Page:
Goodloe Harper Bell was born on April 7, 1832, just 12 years prior to the Great Disappointment in 1844, although he was not associated with the Adventist believers at the time. He was the eldest of 12 children.
“At the age of nineteen he entered upon his chosen lifework,—that of teaching,—which he followed in a larger or smaller way until the day of his death. The study in which he most delighted was that of nature; and often he would go many miles to find one specimen of plant or flower that he had set his heart on critically examining.”–The General Conference Daily Bulletin, February 23, 1899
“His first religious affiliations were with the Baptists; but having occasion to visit the Battle Creek Sanitarium for his health, he studied the views of the Seventh-day Adventists, and true to his conceptions of duty, he openly espoused their principles, and soon came into prominence among them.” –Ibid
“He had not been there long before he accepted the faith of Seventh-day Adventists. For the sake of his health he worked out on the grounds and in the garden. Elder and Mrs. White lived then on the corner of Washington and Champion streets, just below the sanitarium. Their two sons, Edson and Willie, like all boys, ranged outside the family fence, and became acquainted with the patient gardener. They found him sympathetic to boy problems, and helpful when they brought their school tasks to him. So they begged their father to have Mr. Bell be their teacher.” –Footprints of the Pioneers, by Arthur Spalding, p 193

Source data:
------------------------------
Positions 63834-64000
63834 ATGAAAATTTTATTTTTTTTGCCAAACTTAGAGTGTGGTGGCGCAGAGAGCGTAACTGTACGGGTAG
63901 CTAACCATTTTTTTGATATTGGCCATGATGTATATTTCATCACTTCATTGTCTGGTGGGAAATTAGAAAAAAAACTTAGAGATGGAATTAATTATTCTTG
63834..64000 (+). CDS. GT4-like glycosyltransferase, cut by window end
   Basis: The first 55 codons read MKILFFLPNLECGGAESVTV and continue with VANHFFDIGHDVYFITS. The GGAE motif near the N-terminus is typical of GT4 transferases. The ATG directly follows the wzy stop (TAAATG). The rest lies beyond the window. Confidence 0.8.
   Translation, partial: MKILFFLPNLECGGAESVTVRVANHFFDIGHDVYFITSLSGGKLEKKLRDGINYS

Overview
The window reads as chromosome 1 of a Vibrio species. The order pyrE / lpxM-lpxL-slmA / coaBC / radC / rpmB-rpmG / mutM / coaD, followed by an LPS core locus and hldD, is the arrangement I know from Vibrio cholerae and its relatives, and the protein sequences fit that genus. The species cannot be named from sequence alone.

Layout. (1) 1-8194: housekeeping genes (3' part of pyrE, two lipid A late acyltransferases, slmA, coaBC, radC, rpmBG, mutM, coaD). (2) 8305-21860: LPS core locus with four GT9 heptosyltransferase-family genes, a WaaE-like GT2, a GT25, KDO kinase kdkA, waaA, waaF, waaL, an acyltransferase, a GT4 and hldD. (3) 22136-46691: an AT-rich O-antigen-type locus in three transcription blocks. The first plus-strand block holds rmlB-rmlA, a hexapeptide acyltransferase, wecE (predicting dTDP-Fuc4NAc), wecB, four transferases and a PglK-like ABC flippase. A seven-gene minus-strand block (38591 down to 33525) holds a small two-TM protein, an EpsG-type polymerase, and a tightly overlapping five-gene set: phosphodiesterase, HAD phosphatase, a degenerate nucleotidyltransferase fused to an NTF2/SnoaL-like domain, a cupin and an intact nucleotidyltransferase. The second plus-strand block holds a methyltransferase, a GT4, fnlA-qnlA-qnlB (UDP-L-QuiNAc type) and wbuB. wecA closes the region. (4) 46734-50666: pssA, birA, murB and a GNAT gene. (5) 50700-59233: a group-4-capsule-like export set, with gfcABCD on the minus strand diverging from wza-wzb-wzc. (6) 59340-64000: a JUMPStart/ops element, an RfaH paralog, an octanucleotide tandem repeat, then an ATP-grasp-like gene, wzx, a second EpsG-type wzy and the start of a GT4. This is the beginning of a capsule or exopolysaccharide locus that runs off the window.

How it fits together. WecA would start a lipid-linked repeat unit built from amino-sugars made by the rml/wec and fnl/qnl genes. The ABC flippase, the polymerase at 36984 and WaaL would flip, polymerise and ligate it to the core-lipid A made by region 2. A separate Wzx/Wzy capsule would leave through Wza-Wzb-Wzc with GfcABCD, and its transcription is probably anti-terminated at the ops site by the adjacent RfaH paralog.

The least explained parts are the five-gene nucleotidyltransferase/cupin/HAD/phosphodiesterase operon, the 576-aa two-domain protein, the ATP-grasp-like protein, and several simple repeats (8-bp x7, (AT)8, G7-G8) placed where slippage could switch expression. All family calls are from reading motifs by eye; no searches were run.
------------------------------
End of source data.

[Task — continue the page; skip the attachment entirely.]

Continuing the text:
“In the end Professor Bell did, with the encouragement of James White and other parents, start a private school.” –Footprints of the Pioneers, by Arthur Spalding, p 193
This first school for Seventh-day Adventist children was located on the first floor of the old Review and Herald building in Battle Creek, Michigan. He and his family lived on the second floor. “As a teacher Bell was regarded as somewhat of a genius. He had a concept of Christian education far in advance of his time.” –The Prophetic Faith of our Fathers, by LeRoy Froom, vol. 4, p. 1132
Goodloe Bell was the first teacher at the Seventh-day Adventist School and he was the co-founder of the Seventh-day Adventist School System. Ellen G. White was a great supporter of this new school system. Along with her two sons, Edson and Willie, the Kellogg brothers, William and John Harvey also were some of the first students. “Professor Bell’s friendliness and his love for juniors helped in founding a Christian college later.” –Advent Pioneers Biographical Sketches and Pictures, from the E.G. White Estate, p. 7